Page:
President leaves behind 18-year long legacy

Raynor Denitzio

The true measure of success is not looking at how far you’ve gone, but rather at how far you could have gone.

Holding the presidency of Rev. Edmund Dobbin, O.S.A. to this standard, it is hard to imagine the University could have gone any farther in the past 18 years.

“Whoever the president is, there is a tone they set. Hopefully they’re setting goals that are clear to strive for,” Rev. John Stack, O.S.A, vice president of Student Life, said.

In his inauguration speech on October 5, 1988, Dobbin clearly set out goals for the University to achieve, including calls for “on campus housing for at least 1,400 more of our students,” “the addition or replacement of physical facilities,” including “a modern health care facility,” and “state of the art science and engineering laboratories and seminar space,” and increasing the endowment.

When Fr. Dobbin took over the office in 1988, the geographical landscape of Villanova was very different.

Although the quality of the service existed, the physical facilities were not on par with the quality of the people.

One such example was the student health center, which was located in Middleton Hall near Campus Corner.

Although the doctors and nurses at the health center were of high quality, the facility had not been renovated since the 1940s. “Needless to say, we needed a new health center,” Stack said.

In addition to the Health Center, the West campus apartments, the St. Augustine Center for the Liberal Arts, the Structural Engineering Lab and the Center for Engineering and Engineering Research all came into existence under the guidance of Dobbin. Furthermore, St. Thomas of Villanova Church, Mendel Hall and Bartley underwent overhauls and the Villanova Conference Center was acquired.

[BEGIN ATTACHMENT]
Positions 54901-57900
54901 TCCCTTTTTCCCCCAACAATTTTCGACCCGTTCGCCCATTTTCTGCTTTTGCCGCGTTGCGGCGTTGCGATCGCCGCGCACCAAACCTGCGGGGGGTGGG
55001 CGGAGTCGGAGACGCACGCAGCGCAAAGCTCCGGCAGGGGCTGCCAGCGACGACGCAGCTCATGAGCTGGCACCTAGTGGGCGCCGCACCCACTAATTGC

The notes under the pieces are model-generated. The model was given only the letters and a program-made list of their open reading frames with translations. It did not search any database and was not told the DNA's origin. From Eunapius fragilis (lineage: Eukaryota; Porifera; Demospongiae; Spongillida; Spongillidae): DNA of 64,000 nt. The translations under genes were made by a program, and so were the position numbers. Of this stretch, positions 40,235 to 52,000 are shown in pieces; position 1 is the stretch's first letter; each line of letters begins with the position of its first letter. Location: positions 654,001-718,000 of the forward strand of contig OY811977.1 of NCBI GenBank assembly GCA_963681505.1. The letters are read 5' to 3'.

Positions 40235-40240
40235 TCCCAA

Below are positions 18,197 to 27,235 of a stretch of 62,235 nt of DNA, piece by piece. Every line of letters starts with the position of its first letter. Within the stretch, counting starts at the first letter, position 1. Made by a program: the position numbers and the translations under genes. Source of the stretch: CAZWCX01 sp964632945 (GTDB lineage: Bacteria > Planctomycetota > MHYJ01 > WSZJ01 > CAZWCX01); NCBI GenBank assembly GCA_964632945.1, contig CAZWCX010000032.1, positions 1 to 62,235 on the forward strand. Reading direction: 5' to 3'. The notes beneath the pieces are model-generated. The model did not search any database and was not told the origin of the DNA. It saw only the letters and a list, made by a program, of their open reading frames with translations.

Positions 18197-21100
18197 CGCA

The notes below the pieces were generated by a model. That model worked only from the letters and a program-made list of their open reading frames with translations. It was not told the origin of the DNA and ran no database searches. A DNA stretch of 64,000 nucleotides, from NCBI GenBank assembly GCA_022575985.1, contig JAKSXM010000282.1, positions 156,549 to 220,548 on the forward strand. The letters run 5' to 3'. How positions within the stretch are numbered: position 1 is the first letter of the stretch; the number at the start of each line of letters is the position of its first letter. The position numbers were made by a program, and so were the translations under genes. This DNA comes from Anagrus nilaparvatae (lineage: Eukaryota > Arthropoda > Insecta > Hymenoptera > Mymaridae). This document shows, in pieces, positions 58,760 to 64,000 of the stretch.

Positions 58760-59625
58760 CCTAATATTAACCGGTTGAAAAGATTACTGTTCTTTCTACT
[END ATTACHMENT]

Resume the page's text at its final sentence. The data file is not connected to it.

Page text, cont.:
Even as he steps aside, plans are in the works for new law and nursing schools, as well as new athletic facilities.

Making all this possible was the increase in the endowment, which funded this expansion. Under Dobbin, the endowment has risen to $240 million dollars. In addition to the increased endowment, the University’s financial health also improved. Moody’s Investors Service and Standards and Poors both graded Villanova highly in their review of the University’s bond rating.

These are only the tangible changes.

“What’s less visible is the increase in the quality of the faculty and the increase in the quality of the student body,” said Stack.

Indeed, the prestige and competitiveness of the University on an academic scale has risen under Dobbin’s tenure.

The average SAT score of students now range from 1260-1400. This year alone, applications were up 24 percent, with nearly 13,000 students seeking admission.

Furthermore, the University has seen two Rhodes Scholars, two Gates Cambridge Scholars and four Truman Scholars during the Dobbin Presidency.

This has earned national recognition, as the University has been ranked number one in the North for fifteen consecutive years by U.S. News and World Report.

“I think most college presidents are somewhat critical of US News and World Reports and say they don’t account for this or that, but if they’re going to have these rankings, and you’re going to be in them, you might as well be number one,” said Stack. “It’s nice to get that recognition but I think it’s well deserved.”

In many ways, the job of a leader is to delegate, and in this regard, Dobbin was a master.

Although the temptation exists for leaders to appoint those who are less capable than themselves so the appointees do not outshine the leader, Dobbin appointed many capable men and women to positions at the University who were instrumental in its growth during his 18 years as president, according to Stack.

“I think he gives us enough room to think he’s not looking over our shoulder,” said Stack.

Looking at the University where it was in 1988, and seeing the course which it has traveled over the past 18 years, it is hard to imagine anyone could have steered Villanova as far as Dobbin has.

Looking over his inauguration speech from 1988, it is nearly an exact outline of the improvements to the University over the past 18 years.

“The average tenure for a college president is four to six years, maybe longer at a religious institution where someone from the order is appointed,” said Stack. “Eighteen years, and 18 productive years at that is remarkable.”